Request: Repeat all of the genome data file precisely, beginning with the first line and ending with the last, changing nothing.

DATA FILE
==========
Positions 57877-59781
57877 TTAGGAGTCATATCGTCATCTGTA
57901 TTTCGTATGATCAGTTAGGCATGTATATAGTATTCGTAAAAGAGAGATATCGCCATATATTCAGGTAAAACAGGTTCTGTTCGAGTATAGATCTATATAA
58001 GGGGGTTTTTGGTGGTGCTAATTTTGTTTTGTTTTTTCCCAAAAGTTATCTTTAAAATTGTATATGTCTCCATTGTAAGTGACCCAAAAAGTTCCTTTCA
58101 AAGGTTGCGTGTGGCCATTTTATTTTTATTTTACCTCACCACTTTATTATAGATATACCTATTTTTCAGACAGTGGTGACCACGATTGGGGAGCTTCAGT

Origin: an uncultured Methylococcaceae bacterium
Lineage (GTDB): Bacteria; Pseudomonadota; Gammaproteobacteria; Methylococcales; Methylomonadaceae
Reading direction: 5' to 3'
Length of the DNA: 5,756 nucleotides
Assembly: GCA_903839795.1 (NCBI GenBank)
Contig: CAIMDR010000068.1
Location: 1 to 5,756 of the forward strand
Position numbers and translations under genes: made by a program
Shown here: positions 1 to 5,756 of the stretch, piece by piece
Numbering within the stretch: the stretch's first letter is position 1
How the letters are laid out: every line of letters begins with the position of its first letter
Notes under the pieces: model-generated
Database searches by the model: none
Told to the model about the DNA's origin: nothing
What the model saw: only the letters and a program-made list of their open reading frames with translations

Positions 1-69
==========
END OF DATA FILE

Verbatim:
Positions 57877-59781
57877 TTAGGAGTCATATCGTCATCTGTA
57901 TTTCGTATGATCAGTTAGGCATGTATATAGTATTCGTAAAAGAGAGATATCGCCATATATTCAGGTAAAACAGGTTCTGTTCGAGTATAGATCTATATAA
58001 GGGGGTTTTTGGTGGTGCTAATTTTGTTTTGTTTTTTCCCAAAAGTTATCTTTAAAATTGTATATGTCTCCATTGTAAGTGACCCAAAAAGTTCCTTTCA
58101 AAGGTTGCGTGTGGCCATTTTATTTTTATTTTACCTCACCACTTTATTATAGATATACCTATTTTTCAGACAGTGGTGACCACGATTGGGGAGCTTCAGT

Origin: an uncultured Methylococcaceae bacterium
Lineage (GTDB): Bacteria; Pseudomonadota; Gammaproteobacteria; Methylococcales; Methylomonadaceae
Reading direction: 5' to 3'
Length of the DNA: 5,756 nucleotides
Assembly: GCA_903839795.1 (NCBI GenBank)
Contig: CAIMDR010000068.1
Location: 1 to 5,756 of the forward strand
Position numbers and translations under genes: made by a program
Shown here: positions 1 to 5,756 of the stretch, piece by piece
Numbering within the stretch: the stretch's first letter is position 1
How the letters are laid out: every line of letters begins with the position of its first letter
Notes under the pieces: model-generated
Database searches by the model: none
Told to the model about the DNA's origin: nothing
What the model saw: only the letters and a program-made list of their open reading frames with translations

Positions 1-69